From the Little to the Big Screen
In the eternal argument about the best way to bring all the Web has to offer into the classroom, Lookee TV makes a good argument for the set top box over a full PC. That’s because, the Lookee box is everything that a PC will never be: small, inexpensive and purpose-built for displaying the best (and worst) the Internet has to offer.
At 4.0- by 8.4- by 4.4-inches, Lookee can connect to more than 1,400 sources of online video streams and 30,000 Internet radio stations. The variety of languages and subject matter spans the globe, from Afghanistan’s Ariana TV channel to Venezuela’s VIVE; sorry, at the moment there’s no Zimbabwe content.
My favorites are the always interesting NASA TV and the appropriately named Learn Arabic Grammar TV, two items that you can get to on the Internet but the chances of finding them on your own are small. For instance, during the earthquake and tsunami in Japan, I watch NHK’s (Japan’s main TV network) English satellite feed.
Overall, the video quality is tolerable, but varies from site to site. Of course, it’s all dependent on how the Internet is operating at the moment. There are the ever-present video stutters and some of the video selections are real clunkers, including streams that haven’t been updated for months and others that appear to be traffic intersection Web cams. Some sites come in loud and clear while others come up as unintelligible blobs, play haltingly or never load.
The hardware is impressive given its $170 price tag, particularly when compared to the slightly more expensive Nixeus Fusion HD. Its neutral piano black design will fit into any classroom and the system’s 4.3-inch screen can show 480 by 272 pixels.
It’s a snap to connect it to an 802.11b or g WiFi network, although, like so many similar devices, plugging in the encryption codes can be an exercise in frustration; thankfully, you need to do it only once. The version I looked at lacks an Ethernet jack for wired networking when WiFi just isn’t enough; at $8, it’s an option that’s well worth it.
The system has a pair of 3-watt speakers that sound surprisingly good, but no input jack for a microphone that could have transformed it into a tidy public address system for classroom amplification. There is a mini audio plug for playing the sound on an external set of speakers.
It comes with most of what you’ll need to integrate it into a curriculum, including an AC adapter (it can also run on four AA batteries) and USB cable. It can connect to a monitor or projector at up to 720 by 480 resolution via the included composite video cable. There’s a jack for a YPbPr connector but the unit doesn’t include a cable; the jack is also for connecting antenna for the device’s FM radio.
Unfortunately, it does without an HDMI connection, which can simplify the set up by combining both audio and video streams. It’s, however, not surprising in light of Lookee’s low resolution screen, but a disappointment, nonetheless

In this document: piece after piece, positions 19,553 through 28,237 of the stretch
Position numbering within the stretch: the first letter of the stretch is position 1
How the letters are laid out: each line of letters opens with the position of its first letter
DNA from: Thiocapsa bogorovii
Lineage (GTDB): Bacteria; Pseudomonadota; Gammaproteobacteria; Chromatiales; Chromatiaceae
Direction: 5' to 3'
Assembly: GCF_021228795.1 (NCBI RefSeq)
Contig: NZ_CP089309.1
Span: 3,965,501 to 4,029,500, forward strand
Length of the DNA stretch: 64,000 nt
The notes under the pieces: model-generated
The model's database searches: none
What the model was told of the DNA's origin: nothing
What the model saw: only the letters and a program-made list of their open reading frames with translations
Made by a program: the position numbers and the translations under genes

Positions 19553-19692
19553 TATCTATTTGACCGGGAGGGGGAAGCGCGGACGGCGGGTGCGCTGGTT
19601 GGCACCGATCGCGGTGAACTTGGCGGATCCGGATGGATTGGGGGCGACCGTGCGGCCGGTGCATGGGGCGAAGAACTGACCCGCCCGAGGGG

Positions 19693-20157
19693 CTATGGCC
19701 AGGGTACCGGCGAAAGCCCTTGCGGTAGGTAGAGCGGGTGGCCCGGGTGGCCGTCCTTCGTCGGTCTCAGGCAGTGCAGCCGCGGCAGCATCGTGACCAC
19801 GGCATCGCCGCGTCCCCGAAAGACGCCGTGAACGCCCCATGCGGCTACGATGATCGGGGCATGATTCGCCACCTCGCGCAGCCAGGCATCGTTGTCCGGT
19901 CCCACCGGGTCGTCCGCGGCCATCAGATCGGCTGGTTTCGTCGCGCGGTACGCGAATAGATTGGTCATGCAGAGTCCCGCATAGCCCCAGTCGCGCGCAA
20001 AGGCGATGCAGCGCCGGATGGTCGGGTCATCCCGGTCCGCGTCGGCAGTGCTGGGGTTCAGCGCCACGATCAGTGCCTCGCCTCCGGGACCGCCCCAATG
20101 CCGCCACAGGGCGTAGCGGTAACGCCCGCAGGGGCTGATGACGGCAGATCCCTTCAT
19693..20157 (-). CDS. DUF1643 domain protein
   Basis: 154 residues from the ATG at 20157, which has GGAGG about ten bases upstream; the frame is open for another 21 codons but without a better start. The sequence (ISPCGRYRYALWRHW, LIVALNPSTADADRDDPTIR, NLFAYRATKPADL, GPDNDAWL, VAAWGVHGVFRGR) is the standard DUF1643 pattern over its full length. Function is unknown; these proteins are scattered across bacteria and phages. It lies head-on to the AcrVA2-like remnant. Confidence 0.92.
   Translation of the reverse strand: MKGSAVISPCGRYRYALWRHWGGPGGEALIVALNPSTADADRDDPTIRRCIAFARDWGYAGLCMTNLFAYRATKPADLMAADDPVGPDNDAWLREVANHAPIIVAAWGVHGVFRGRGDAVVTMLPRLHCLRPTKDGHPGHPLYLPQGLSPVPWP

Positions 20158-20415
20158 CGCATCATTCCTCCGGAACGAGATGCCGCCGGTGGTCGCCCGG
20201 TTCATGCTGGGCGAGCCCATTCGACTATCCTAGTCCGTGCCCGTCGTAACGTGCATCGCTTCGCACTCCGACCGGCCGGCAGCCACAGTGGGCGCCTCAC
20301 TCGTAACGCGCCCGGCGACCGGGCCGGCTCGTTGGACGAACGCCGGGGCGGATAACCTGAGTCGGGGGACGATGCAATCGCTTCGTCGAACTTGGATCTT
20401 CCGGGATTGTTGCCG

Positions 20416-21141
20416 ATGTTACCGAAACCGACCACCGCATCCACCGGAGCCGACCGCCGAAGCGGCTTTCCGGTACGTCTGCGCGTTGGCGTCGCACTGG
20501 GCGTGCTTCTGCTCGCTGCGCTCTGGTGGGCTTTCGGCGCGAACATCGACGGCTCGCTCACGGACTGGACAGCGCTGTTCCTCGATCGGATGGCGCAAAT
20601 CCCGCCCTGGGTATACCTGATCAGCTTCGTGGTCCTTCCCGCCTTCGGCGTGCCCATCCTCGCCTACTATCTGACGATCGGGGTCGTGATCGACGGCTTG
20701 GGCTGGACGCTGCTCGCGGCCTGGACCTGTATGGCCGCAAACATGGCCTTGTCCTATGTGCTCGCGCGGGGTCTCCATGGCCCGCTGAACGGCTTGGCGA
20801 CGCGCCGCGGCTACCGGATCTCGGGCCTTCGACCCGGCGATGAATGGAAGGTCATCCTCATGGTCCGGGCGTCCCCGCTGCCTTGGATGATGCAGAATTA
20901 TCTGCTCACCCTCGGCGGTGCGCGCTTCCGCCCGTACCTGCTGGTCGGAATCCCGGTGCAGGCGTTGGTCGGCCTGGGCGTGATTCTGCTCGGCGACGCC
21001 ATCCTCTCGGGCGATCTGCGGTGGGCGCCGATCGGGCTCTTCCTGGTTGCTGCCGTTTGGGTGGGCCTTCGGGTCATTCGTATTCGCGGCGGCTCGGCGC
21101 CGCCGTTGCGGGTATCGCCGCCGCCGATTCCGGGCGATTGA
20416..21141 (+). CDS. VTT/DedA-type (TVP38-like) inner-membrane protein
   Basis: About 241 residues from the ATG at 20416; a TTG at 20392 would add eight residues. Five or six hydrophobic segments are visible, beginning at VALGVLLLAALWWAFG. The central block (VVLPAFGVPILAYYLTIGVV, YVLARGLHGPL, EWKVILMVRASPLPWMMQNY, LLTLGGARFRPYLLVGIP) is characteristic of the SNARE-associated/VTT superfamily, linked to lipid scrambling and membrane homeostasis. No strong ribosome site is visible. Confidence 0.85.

I really like that there’s an SD card slot for playing local content, and the Lookee TV box can work as an impressive networked media player. When it’s not being used, Lookee is a great digital clock, with an alarm for dividing the day, but can’t time tests or tasks.
It doesn’t require a keyboard or have a traditional Web browser, and that’s good and bad. It’s good because anyone, from a 4 year old to the most technophobic teacher can quickly find a video stream or radio station and tune in. It’s bad because it’s needlessly limiting with the wide world of content available at the finger tips. There is a handy remote control that has a 35-foot range, perfect for anything up to an auditorium or cafeteria
Happily, the content is arranged hierarchically by country, language and subject matter; at any time you can search for content. It’s a nice way to home in on what you want to find, but it takes several seconds for the device to download each list. The company can update the menu’s contents very quickly to add new things and take out nonfunctional sites
While I love the variety of content that Lookee provides and it blows away the content available on the Nixeus Fusion HD, do yourself a favor and spend some time nosing around and trying the different streams out. I only wish there was a way for teachers to share content by adding their own favorite streams to the menu.
After viewing the stream on the system’s small screen, it can be transferred to a projector or large-screen monitor, but you’ll have to switch to external display and find it all over again, a frustrating duplication of efforts. In my mind, a key flaw is the lack of ability to record material for eventual use or sharing with other classrooms. As it is, it’s now or never.
Still, Lookee TV shows how to build and program a great set top box that can fit into every classroom and its budget.
+ Lots of programmed content
+ 4.3-inch screen
+ FM radio
+ Network media player
- No browser software or keyboard
- Low resolution
- Can’t record material for later use